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Policing for profit: Texas police seized more than $50 million of property – but not everyone was guilty of a crime

EDGAR WALTERS and JOLIE MCCULLOUGH | 12/28/2018, 4:09 p.m.
In February 2016, prosecutors in Houston filed a lawsuit against a truck: State of Texas vs. One 2003 Chevrolet Silverado.
Having represented property owners in forfeiture lawsuits, Democratic state Rep. Harold Dutton filed a bill last year that would have required a criminal conviction for such forfeitures. Bob Daemmrich

The Texas Tribune

In February 2016, prosecutors in Houston filed a lawsuit against a truck: State of Texas vs. One 2003 Chevrolet Silverado.

Houston police had seized the vehicle after surveilling its driver, Macario Hernandez, and pulling him over after he left his house. They took the truck to court, hoping to keep it or sell it at auction to fund their operations, claiming the vehicle was known to be involved in the drug trade.

But the truck’s owner, Oralia Rodriguez, was never charged with a crime. She wasn’t at the scene when officers pulled over Hernandez, her son, and found 13.5 grams of marijuana in his pocket.

In fact, Rodriguez said she had recently loaned him the car so he could drive his pregnant girlfriend to the doctor. The girlfriend was having difficulty with her pregnancy and was at risk of losing the baby, Rodriguez said. She was desperate not to lose her truck, which had recently had new tires installed among other repairs, which she was still working to pay off.

“My sole intention was to help out. … Now I am in this situation of losing what I have worked very hard for,” she wrote to local prosecutors. “I am begging you please allow me to have my truck back.”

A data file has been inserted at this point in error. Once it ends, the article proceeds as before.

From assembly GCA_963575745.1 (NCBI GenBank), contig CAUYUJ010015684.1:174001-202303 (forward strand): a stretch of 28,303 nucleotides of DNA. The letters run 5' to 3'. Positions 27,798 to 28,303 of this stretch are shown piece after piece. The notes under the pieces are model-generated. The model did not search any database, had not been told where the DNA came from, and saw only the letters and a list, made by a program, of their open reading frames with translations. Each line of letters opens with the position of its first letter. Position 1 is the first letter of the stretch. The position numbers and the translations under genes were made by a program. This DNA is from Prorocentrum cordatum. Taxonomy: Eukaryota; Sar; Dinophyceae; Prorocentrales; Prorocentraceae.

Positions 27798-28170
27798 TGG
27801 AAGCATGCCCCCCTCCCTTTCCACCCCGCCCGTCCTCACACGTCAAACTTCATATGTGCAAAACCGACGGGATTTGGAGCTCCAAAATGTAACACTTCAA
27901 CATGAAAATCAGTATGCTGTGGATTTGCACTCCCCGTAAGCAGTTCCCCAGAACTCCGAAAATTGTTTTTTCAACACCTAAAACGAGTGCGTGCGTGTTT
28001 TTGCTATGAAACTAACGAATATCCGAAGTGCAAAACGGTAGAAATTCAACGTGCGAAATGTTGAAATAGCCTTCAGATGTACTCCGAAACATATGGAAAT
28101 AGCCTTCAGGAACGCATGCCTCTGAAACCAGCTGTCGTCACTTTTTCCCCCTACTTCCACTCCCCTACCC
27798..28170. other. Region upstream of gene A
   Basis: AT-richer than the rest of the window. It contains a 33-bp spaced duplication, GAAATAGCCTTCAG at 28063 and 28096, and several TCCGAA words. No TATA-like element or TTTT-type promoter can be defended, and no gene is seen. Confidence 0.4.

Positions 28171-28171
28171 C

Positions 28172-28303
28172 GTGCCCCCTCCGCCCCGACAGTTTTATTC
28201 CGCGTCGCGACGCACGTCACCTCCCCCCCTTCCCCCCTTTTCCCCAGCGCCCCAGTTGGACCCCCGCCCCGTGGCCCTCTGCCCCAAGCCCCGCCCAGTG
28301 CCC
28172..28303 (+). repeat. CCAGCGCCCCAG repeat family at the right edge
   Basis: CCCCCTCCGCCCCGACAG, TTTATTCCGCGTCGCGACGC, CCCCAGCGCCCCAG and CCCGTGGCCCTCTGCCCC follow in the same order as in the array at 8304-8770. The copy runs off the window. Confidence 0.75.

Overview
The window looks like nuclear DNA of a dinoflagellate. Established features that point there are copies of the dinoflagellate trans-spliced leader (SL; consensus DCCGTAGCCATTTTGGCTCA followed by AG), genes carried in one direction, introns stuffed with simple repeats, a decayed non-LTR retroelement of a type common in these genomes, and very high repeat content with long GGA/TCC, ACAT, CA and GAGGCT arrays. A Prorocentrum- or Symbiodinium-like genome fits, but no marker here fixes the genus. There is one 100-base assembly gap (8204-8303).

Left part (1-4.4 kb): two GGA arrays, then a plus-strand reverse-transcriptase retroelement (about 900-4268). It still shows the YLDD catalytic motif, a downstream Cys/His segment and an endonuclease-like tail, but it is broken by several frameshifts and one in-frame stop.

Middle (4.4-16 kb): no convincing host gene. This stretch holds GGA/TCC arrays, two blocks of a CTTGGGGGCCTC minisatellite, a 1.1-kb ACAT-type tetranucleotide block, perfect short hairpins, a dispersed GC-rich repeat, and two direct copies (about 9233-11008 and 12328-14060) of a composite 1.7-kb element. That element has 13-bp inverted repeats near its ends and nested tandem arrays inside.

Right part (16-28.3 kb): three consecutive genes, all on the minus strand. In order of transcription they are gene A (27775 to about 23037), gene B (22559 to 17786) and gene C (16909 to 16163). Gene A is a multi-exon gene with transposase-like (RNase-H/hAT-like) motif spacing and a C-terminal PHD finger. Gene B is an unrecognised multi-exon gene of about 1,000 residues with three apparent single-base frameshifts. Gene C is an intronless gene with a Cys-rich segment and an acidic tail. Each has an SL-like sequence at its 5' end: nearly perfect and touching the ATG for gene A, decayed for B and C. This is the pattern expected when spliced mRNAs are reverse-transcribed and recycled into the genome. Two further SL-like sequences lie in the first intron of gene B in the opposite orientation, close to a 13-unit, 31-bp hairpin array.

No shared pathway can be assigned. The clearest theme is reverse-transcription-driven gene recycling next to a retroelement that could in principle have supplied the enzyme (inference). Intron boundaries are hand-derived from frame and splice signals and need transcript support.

Seven weeks after police pulled over the truck, the Harris County District Attorney’s Office resolved the suit and agreed to release the vehicle back to Rodriguez, on the condition that she never loan it to Hernandez. But Rodriguez still had to pay $1,600 to get her truck back, plus any towing and storage fees it had accumulated over the course of the lawsuit. Hernandez pleaded guilty to delivering drugs and spent several months in jail.

What happened to Rodriguez was perfectly legal. Under a process known as civil asset forfeiture, law enforcement can take cash and property they believe to be related to criminal activity, even if the person involved is never charged with a crime. Prosecutors then file suit against the property, and if successful, police may keep much of it for their own purposes.

Civil asset forfeiture is a tool supported by law enforcement leaders, who say it is necessary for fighting crime, but panned by both liberals and conservatives who see it as a violation of Americans’ civil liberties and sometimes refer to it as “policing for profit.” It’s a longstanding, nationwide practice that has regained steam under the Trump administration but faces constitutional challenges in court.

When police seize a person’s property, the onus falls on the owner to prove the property was “innocent,” or not linked to a crime. If a person doesn’t fight the

seizure in court – which is what happens in the majority of cases – they lose their property automatically. Many cases involve property worth no more than a few thousand dollars, and attorneys’ fees can end up being more costly than the value of the property itself.

Last year alone, law enforcement agencies and prosecutors throughout Texas grew their coffers more than $50 million by seizing cash, cars, jewelry, clothing, art and other property they claimed were linked to a crime.